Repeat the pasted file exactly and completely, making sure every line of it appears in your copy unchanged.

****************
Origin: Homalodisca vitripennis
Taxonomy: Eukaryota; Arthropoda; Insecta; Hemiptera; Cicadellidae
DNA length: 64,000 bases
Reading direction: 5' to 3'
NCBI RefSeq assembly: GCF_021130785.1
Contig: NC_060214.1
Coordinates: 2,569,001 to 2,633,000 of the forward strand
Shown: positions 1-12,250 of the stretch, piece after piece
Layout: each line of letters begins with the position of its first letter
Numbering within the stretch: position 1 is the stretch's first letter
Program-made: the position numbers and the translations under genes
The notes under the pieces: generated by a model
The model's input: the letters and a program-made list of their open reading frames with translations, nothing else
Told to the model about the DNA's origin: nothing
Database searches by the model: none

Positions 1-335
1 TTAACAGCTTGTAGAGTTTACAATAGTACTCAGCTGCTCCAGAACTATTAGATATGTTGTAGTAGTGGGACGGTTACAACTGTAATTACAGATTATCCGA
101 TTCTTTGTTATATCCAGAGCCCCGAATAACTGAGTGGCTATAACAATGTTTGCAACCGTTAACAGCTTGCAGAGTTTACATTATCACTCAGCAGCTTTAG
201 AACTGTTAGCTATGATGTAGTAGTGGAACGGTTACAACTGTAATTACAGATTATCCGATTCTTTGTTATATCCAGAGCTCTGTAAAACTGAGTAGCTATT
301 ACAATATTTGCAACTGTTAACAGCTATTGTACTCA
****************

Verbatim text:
Origin: Homalodisca vitripennis
Taxonomy: Eukaryota; Arthropoda; Insecta; Hemiptera; Cicadellidae
DNA length: 64,000 bases
Reading direction: 5' to 3'
NCBI RefSeq assembly: GCF_021130785.1
Contig: NC_060214.1
Coordinates: 2,569,001 to 2,633,000 of the forward strand
Shown: positions 1-12,250 of the stretch, piece after piece
Layout: each line of letters begins with the position of its first letter
Numbering within the stretch: position 1 is the stretch's first letter
Program-made: the position numbers and the translations under genes
The notes under the pieces: generated by a model
The model's input: the letters and a program-made list of their open reading frames with translations, nothing else
Told to the model about the DNA's origin: nothing
Database searches by the model: none

Positions 1-335
1 TTAACAGCTTGTAGAGTTTACAATAGTACTCAGCTGCTCCAGAACTATTAGATATGTTGTAGTAGTGGGACGGTTACAACTGTAATTACAGATTATCCGA
101 TTCTTTGTTATATCCAGAGCCCCGAATAACTGAGTGGCTATAACAATGTTTGCAACCGTTAACAGCTTGCAGAGTTTACATTATCACTCAGCAGCTTTAG
201 AACTGTTAGCTATGATGTAGTAGTGGAACGGTTACAACTGTAATTACAGATTATCCGATTCTTTGTTATATCCAGAGCTCTGTAAAACTGAGTAGCTATT
301 ACAATATTTGCAACTGTTAACAGCTATTGTACTCA